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State v. McDonald

July 21, 1998

STATE OF NORTH CAROLINA
v.
CHARLES MICHAEL MCDONALD



The opinion of the court was delivered by: Timmons-goodson, Judge.

Appeal by defendant from judgment entered 13 February 1996 by Judge E. Lynn Johnson in Cumberland County Superior Court. Heard in the Court of Appeals 24 February 1998.

Defendant Charles Michael McDonald appeals from a judgment entered on a jury verdict convicting him of robbery with a firearm. The relevant facts follow.

At trial, the State's evidence tended to show that at approximately 9:30 p.m. on the night of 28 March 1996, defendant went to Joyce Covington's house and asked one of her guests if he could "see her reefer." Covington testified that defendant appeared to be "high on something," and that when the guest showed defendant the marijuana in her possession, he took it, put it in his pocket, said "I gots to get mines," and stood up to leave. Covington, who had been standing in front of the door since defendant's arrival, refused to move when defendant started toward the door, and she scolded him for taking what was not his. Defendant became angry and told Covington's boyfriend, who was also present, to "have [his] girl to open the door before she get hurt." Covington did not move, so defendant repeated his demand. However, when she refused a second time, defendant reached into his pocket, pulled out a silver handgun, and threatened to shoot her. Covington took defendant's threat seriously and moved aside to open the door. Defendant, then, grabbed thirty-one dollars off of her television set and left the house.

At the close of the State's evidence, defendant made a motion for non-suit, which the trial court denied. Defendant did not put on any evidence, and the case, upon appropriate instructions, was submitted to the jury. The jury found defendant guilty of robbery with a dangerous weapon. From the judgment of conviction, defendant appeals.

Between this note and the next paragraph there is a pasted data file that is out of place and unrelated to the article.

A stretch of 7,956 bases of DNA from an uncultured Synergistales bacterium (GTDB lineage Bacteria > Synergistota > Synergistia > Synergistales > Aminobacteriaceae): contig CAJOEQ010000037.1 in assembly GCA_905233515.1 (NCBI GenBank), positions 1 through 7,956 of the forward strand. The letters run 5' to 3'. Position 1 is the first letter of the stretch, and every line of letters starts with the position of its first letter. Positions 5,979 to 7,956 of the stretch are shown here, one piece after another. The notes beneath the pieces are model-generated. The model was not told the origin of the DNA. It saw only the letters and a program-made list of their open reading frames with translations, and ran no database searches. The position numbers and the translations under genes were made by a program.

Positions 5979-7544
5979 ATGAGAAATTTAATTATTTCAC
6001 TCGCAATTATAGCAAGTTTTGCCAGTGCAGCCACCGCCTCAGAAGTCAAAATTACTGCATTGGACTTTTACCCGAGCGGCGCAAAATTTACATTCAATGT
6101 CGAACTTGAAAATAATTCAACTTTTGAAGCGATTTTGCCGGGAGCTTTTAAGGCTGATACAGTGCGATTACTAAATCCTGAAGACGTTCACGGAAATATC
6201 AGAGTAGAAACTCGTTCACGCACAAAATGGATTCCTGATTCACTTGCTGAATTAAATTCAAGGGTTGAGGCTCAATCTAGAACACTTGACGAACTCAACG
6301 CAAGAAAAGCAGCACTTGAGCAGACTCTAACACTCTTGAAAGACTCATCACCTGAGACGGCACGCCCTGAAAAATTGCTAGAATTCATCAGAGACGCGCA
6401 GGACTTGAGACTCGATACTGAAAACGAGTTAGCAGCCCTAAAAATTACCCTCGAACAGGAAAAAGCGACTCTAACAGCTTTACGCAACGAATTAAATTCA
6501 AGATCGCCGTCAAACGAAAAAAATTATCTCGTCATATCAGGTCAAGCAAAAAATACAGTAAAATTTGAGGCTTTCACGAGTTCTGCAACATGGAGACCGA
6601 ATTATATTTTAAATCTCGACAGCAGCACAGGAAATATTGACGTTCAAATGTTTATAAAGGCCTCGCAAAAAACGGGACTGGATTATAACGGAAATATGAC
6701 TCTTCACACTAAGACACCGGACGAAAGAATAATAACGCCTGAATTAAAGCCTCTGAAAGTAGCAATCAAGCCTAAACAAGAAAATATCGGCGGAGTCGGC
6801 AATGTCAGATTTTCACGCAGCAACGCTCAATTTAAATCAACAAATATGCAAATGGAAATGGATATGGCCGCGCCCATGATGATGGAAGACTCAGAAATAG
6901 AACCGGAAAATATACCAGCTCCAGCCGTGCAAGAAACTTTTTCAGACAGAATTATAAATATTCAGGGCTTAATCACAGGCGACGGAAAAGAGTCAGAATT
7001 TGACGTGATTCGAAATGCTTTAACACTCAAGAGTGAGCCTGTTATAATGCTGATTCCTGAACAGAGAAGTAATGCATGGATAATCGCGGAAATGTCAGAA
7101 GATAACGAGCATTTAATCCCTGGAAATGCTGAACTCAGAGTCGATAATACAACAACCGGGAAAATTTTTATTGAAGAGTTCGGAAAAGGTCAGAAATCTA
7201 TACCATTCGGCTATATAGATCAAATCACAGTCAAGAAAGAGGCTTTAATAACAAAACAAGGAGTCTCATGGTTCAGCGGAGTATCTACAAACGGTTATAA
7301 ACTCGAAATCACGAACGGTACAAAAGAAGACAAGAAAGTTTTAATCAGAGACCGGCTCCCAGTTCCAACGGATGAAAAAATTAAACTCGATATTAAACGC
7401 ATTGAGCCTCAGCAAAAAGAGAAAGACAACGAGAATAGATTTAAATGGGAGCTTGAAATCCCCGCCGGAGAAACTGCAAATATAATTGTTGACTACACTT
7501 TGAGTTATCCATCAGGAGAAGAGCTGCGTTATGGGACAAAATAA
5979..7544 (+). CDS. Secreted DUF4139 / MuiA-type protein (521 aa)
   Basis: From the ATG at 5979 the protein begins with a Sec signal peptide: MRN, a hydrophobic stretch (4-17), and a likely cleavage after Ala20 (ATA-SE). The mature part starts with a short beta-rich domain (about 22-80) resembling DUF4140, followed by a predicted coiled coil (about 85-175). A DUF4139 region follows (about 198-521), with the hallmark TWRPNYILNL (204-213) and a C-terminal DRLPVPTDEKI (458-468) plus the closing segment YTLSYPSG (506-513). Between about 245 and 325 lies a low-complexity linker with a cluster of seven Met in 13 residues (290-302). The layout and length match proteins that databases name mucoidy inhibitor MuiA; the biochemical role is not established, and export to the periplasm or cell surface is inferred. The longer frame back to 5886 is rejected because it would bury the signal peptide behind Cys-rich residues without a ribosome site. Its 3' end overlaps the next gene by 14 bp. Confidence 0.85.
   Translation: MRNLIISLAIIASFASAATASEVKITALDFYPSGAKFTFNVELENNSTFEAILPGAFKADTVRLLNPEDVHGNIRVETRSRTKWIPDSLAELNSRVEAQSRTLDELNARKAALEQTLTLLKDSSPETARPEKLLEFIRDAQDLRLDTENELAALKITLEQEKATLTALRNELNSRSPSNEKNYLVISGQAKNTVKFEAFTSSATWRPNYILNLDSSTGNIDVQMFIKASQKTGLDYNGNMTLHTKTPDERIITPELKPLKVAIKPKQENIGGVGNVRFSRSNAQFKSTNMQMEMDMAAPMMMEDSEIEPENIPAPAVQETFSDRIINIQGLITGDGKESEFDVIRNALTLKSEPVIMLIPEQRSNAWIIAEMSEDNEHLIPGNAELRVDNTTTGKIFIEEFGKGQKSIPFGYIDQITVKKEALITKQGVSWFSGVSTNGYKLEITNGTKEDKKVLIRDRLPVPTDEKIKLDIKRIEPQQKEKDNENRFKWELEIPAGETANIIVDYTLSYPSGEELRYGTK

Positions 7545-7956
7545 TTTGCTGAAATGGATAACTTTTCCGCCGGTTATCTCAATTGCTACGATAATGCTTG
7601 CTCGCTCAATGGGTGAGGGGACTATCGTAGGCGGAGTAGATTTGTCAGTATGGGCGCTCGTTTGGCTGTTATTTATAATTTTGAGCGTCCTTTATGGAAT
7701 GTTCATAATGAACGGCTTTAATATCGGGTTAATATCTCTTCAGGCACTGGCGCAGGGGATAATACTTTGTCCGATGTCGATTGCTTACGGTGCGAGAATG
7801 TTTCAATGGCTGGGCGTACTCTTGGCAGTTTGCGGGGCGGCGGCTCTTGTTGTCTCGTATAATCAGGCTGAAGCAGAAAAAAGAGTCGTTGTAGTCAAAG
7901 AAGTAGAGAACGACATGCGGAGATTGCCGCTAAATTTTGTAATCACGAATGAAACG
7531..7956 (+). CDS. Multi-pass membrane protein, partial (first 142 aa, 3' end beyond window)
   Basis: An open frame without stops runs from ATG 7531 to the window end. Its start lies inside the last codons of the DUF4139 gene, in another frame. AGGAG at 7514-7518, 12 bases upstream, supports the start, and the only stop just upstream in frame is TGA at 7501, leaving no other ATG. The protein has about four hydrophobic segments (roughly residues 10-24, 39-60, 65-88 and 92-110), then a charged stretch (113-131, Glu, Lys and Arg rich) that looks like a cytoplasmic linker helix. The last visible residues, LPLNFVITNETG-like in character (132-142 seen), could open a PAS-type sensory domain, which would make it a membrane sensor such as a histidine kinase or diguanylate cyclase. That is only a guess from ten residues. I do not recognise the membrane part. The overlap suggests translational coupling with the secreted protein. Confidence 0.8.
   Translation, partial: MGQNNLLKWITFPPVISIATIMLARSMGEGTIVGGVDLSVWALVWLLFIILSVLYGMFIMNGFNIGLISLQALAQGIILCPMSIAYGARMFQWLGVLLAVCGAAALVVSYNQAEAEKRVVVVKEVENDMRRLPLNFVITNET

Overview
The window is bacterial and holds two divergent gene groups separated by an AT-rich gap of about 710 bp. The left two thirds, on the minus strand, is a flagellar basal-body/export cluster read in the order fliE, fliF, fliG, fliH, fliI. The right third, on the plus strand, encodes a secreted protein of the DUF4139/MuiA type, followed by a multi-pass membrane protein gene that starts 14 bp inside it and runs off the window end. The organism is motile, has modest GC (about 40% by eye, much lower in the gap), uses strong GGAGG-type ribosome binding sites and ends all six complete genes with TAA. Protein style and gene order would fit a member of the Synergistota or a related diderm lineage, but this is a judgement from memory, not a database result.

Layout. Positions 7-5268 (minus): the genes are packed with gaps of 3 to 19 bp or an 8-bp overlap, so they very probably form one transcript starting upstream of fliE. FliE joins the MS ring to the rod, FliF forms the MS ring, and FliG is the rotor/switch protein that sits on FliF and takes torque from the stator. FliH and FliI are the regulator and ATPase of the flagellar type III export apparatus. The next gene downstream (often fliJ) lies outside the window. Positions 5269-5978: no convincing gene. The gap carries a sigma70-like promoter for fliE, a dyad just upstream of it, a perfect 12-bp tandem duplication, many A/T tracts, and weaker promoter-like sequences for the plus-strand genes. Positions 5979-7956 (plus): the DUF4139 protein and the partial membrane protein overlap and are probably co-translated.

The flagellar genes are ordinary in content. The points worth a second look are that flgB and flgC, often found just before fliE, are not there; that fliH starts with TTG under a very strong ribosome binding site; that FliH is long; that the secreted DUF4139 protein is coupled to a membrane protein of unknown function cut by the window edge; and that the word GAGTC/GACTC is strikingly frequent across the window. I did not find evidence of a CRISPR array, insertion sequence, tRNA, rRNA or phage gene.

Defendant presents four assignments of error on appeal. He contends that the trial court erred (1) in allowing evidence of a prior breaking and entering in which defendant allegedly participated, (2) in allowing statements by the prosecutor during closing arguments which defendant contends impliedly referred to his failure to testify, (3) in denying defendant's motion for non-suit at the close of the State's evidence, and (4) in allowing testimony regarding a post-arrest statement made by defendant. For the reasons stated in the following analysis, we conclude that the trial court did not err.

Defendant argues first that the trial court improperly allowed evidence of a prior breaking and entering, which he contends had no relevant purpose other than to attribute to him a criminal Disposition. We hold that by allowing this evidence, the trial court committed no prejudicial error.

Rule 404(b) of the North Carolina Rules of Evidence contains the following pertinent provisions:

Evidence of other crimes, wrongs, or acts is not admissible to prove character of a person in order to show that he acted in conformity therewith. It may, however, be admissible for other purposes, such as proof of motive, opportunity, intent, preparation, plan, knowledge, identity, or absence of mistake, entrapment or accident.

N.C.R. Evid. 404(b). This rule permitting evidence of other crimes or wrongs is a general rule, "`subject to but one exception requiring [exclusion of the evidence] if its only probative value is to show that the defendant has the propensity or Disposition to commit an offense of the nature of the crime charged.'" State v. White, 340 N.C. 264, 284, 457 S.E.2d 841, 852 (1995) (quoting State v. Coffey, 326 N.C. 268, 278-79, 389 S.E.2d 48, 54 (1990)). The list of permissible purposes contained in Rule 404(b) is not exclusive. Id. at 284, 457 S.E.2d at 852-53 (citing State v. Bagley, 321 N.C. 201, 362 S.E.2d 244 (1987), cert. denied, 485 U.S. 1036, 99 L. Ed. 2d 912 (1988)). Evidence of "other crimes" is "admissible as long as it is relevant to any fact or issue other than the defendant's propensity to commit the crime." Id. However, "[t]he connection between the evidence and its permissible purpose should be clear, and the issue on which the evidence of other crimes is said to bear should be the subject of genuine controversy." State v. McKoy, 78 N.C. App. 531, 537, 337 S.E.2d 666, 669 (1985), rev'd on other grounds, 317 N.C. 519, 347 S.E.2d 374 (1986).